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Story and photos by Shahein Fitzpatrick

Sailing in Antigua is described as one of the tourism sectors that offers aspiring athletes direct employment opportunities – and potentially a lucrative career.

Carl James, sailing manager and head coach at the Antigua Yacht Club, and Daniel Smith, a promising young sailor under James’ mentorship, both spoke to Observer about their experiences in the field.

James stated that he has been in the sailing industry since 1992.

“Several years before the National Sailing Academy came on stream, which was about 10 years ago, I was teaching sailing with Island Academy for their after-school curriculum activities. We saw the benefits of different sporting activities within the schools of Antigua and we felt that sailing is something we can do to reap similar benefits also,” James explained.

James revealed that many of his former students have gone on to become captains, or find work in water sports and chandleries, some as riggers and others as tour guides.

“There’s not any other sport that gives you direct employment like that; it has really opened up an avenue for a lot of young people who never really thought that there was an opportunity to do anything in the industry and I think this is why our yachting industry has grown. The fact that people have learned how to sail and understand boats, they are now able to produce quality work and this allows the boats, and them, to stay around,” James said.

“The yachting industry is probably one of the biggest industries there is in terms of tourism; if one was to look at our tourism product this year with Covid, when the lockdown came, one of the only tourist dollars that was probably made is the fact that they had about 400 boats on lockdown here.”

James said the yachting industry had accounted for a significant percent of the country’s GDP in recent years.

He said younger sailors continue to be inspired by their older counterparts who benefit from the opportunity to sail worldwide on large sporting yachts.

“I have had my stint winning as a professional sailor myself; it is my goal that long after I’m gone my legacy can be passed on.

“When an athlete buys into my method of coaching, it gives me a lot of pleasure to coach that person. My goal is to shorten your process; I’ve never been coached but I was still able to accomplish some things. So, what I am teaching is not what I hear about, read about, it is what I practise. So, if an athlete is willing to buy into my system they can only go up and a few of our sailors have done that, and it gives me a lot of pleasure,” James said.

Smith, now 18, became interested in the sport when he was just seven years old watching a race with his family on Pigeon Point beach and witnessing sailors in action on the sea.

Smith, who began racing when he was 10, told Observer that he has competed in several events under James’ mentorship and has won a number of them.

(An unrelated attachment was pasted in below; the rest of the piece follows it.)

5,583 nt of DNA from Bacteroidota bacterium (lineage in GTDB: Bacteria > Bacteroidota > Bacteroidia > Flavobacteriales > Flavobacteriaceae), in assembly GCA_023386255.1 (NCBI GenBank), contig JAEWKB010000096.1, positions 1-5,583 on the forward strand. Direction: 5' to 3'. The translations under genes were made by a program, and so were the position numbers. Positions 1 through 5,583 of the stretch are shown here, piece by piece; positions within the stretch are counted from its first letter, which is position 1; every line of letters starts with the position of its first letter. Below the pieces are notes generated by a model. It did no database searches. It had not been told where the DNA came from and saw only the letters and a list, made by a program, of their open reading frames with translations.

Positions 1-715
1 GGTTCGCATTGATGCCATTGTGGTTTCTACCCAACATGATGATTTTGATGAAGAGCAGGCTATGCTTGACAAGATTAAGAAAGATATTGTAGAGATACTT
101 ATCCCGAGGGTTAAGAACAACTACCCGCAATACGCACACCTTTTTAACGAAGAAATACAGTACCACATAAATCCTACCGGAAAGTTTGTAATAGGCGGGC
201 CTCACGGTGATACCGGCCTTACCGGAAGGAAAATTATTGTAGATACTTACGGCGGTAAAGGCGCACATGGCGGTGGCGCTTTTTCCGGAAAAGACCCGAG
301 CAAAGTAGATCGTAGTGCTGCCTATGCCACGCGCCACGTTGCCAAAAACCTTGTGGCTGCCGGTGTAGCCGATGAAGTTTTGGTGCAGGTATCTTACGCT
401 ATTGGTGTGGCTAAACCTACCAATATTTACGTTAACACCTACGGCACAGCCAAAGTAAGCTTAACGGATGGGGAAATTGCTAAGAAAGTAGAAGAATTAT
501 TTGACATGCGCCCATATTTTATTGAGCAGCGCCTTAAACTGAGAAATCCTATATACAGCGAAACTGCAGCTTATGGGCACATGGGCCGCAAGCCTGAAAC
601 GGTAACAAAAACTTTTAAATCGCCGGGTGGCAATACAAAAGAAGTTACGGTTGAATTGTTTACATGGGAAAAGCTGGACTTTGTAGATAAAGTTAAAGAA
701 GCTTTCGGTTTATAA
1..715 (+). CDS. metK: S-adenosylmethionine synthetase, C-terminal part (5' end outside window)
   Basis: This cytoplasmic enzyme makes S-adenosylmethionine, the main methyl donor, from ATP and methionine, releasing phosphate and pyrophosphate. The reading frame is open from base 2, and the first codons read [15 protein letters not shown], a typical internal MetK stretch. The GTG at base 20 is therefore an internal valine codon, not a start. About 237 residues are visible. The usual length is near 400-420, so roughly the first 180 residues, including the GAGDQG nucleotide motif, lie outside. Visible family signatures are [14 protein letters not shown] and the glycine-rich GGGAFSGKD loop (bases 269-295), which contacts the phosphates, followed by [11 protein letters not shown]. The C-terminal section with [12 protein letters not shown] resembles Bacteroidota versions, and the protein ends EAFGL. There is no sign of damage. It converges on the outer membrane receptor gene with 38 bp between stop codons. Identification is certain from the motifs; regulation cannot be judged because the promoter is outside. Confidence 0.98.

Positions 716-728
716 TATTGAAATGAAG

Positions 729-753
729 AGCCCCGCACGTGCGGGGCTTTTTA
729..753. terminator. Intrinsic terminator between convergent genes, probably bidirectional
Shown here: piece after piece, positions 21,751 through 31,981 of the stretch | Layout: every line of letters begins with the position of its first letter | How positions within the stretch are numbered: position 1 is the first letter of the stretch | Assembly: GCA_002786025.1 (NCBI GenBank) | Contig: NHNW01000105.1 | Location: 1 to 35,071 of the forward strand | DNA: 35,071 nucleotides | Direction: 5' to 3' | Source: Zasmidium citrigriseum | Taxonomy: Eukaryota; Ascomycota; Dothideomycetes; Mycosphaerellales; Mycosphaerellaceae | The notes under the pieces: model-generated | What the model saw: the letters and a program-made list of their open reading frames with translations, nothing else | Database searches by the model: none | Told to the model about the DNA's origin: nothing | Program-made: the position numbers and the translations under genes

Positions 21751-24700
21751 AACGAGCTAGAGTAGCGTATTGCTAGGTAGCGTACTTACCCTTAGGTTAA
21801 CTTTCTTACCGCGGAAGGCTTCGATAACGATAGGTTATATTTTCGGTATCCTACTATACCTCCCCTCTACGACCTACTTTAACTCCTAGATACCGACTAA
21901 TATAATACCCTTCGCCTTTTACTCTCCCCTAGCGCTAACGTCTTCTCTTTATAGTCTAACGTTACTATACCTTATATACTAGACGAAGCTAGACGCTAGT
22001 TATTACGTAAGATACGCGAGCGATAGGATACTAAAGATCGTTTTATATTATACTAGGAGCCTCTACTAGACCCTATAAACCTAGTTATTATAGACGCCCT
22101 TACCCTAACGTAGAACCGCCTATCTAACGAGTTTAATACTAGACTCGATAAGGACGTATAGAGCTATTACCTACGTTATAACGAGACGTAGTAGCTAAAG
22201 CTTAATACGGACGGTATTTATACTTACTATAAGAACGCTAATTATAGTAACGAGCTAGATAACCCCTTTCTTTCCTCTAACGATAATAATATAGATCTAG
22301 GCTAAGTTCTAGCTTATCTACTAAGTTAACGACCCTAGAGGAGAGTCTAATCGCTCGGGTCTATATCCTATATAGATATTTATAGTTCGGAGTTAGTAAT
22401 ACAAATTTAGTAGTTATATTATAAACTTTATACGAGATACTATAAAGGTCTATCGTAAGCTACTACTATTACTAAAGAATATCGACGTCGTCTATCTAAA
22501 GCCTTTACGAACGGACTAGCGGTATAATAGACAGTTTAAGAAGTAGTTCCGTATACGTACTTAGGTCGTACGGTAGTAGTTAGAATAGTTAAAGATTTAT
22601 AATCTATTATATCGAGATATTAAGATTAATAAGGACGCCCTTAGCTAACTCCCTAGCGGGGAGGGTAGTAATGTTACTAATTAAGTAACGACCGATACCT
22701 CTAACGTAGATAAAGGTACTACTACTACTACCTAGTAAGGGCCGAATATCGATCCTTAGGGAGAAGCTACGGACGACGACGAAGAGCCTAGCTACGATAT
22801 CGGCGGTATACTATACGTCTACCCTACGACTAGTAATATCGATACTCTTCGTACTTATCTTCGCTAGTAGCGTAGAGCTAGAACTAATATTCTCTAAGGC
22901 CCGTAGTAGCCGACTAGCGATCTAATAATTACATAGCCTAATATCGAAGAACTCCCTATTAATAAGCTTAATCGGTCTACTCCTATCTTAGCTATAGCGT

“I have done races in Texas two years ago when I was 16 and I won, I then went to Poland at age 17 where I won another championship; Carl and I went together and it was very nice,” he said.

“Being coached by Carl is good; Carl is a very experienced sailor.”

James spoke highly of Smith too, praising his discipline and willingness to learn.

“People always ask me if I see the next potential athlete. People usually measure potential by one’s talent. I don’t necessarily look at talent; I look at your ability to be coached as an athlete and if you’re coachable, anything is possible and if you have talent with that, the sky is the limit,” he said.

Smith agreed saying, “there is a lot of tactics that come into play and it teaches one how to multi-task on the water and in life, sailing is very much a mental sport.”

James said being physically fit was also key.

“You have to think about how you are going to maintain your diet to go and compete for maybe a four- or five-hour race on the water; this causes one to lose a ridiculous number of calories. Research has estimated that within a four-day championship a sailor can lose between 10 to 12 pounds easily,” he said.

“We have to do everything any other athlete has to do for their sport. We encourage to ride, we encourage to go to the gym and lift weights, we encourage to go running, swimming and hiking, just to make sure you’re well rounded for sailing.”

James said the “future for Antigua sailing is quite big” with three Antiguan sailors set to take part in next year’s prestigious America’s Cup. They will be representing Italy, New Zealand and the US. 

Smith continued, “Sailing is definitely growing in Antigua. It is not as popular as swimming because of the amount of equipment required, but sailing is definitely, slowly, growing. There’s not much competitions in Antigua but abroad there’s a lot of regattas, not only in Europe but the Americas as well and in some countries within the Caribbean.”

He said the sport played a role occupying local youngsters and keeping them off the streets. “It also keeps a person active and healthy. I definitely want to be a sailor and work with boats. This have been my passion since I was a child,” he said, adding, “If any parents need a sport for their children, definitely sailing is the one. Not only is it a sport that develops a person mentally and physically but it is a sport full of joy and fun, and racing is healthy competition to get out there and enjoy company with your friends.”

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